Debate has a long history in humankind, dating back at least as far as the times of Plato and Aristotle. In more recent times, historians give credit to a debate for helping a president win the election -- when John F. Kennedy's tan complexion and handsome looks in the first televised U.S. presidential debate helped him curry favour with the viewing audience over a runny-nosed and unshaven Richard Nixon. Take a cue from past presidents when you greet the audience in a debate, and do it the way they did on their path to the White House.
Wait for the moderator to indicate that it's your turn to speak. You will already know, before the debate begins, whether you or your opponent speaks first.
Greet the audience as soon as it's your turn.
Greet the audience as members and guests of the organisation that sponsors the debate. In October 2008, President Obama said, "I want to first, obviously, thank Belmont University, Tom (Brokaw, the moderator), thank you, and to all of you who are participating tonight and those of you who sent e-mail questions in."
Finish the greeting by moving immediately into your response to the moderator's question.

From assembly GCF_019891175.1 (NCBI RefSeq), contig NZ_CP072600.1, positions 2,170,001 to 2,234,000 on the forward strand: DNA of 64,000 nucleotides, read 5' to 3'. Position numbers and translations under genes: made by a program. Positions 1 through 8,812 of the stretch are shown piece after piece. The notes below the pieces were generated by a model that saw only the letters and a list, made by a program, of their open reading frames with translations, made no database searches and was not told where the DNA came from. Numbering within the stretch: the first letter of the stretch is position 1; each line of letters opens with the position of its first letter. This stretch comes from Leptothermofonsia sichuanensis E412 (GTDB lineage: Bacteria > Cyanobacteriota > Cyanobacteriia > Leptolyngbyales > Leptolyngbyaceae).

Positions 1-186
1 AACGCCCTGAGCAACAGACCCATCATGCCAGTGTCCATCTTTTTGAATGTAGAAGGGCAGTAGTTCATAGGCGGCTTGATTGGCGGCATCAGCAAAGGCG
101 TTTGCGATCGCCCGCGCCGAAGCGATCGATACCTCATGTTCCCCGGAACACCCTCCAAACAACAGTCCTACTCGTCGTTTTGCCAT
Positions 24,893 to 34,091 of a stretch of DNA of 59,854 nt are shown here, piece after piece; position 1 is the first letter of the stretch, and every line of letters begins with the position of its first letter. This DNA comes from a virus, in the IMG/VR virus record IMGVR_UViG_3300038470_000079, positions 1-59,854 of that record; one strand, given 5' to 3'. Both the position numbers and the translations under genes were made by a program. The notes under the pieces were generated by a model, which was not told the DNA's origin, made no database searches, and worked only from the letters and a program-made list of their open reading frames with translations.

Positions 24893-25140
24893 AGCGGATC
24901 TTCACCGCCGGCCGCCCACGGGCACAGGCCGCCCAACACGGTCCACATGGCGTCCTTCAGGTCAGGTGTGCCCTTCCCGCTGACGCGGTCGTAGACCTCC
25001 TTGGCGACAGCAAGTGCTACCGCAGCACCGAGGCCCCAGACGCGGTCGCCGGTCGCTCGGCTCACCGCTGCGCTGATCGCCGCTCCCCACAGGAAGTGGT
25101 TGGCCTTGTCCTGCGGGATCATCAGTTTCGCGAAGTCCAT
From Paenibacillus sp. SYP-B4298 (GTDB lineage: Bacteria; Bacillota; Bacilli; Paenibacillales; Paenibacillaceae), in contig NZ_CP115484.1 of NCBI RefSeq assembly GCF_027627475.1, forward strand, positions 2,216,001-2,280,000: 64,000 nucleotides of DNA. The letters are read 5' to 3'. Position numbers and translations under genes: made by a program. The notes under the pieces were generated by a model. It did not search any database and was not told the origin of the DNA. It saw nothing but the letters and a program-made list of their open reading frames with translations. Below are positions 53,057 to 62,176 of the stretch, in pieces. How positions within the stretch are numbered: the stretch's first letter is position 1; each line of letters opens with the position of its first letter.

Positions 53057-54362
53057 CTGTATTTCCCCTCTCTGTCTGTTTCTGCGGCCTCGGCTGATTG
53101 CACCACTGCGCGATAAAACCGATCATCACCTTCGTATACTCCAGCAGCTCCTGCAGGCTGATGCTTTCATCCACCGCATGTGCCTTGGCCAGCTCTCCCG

It's not mandatory that you greet the audience. Neither Kennedy nor Nixon did during their historical debate.
Tips and warnings
- It's not mandatory that you greet the audience. Neither Kennedy nor Nixon did during their historical debate.
- University of Toledo; Debate and Diplomacy in History: Successes, Failures, Consequences; Ann Claunch; 2011
- U.C. Santa Barbara; Presidential Debate at Hofstra University in Hempstead, New York Read More at the American Presidency Project: Presidential Candidates Debates: Presidential Debate at Hofstra University in Hempstead, New York; October 2008
- U.C. Santa Barbara; Presidential Debate in Chicago; September 1960
- U.C. Santa Barbara; Presidential Debate at Belmont University in Nashville, Tennessee; October 2008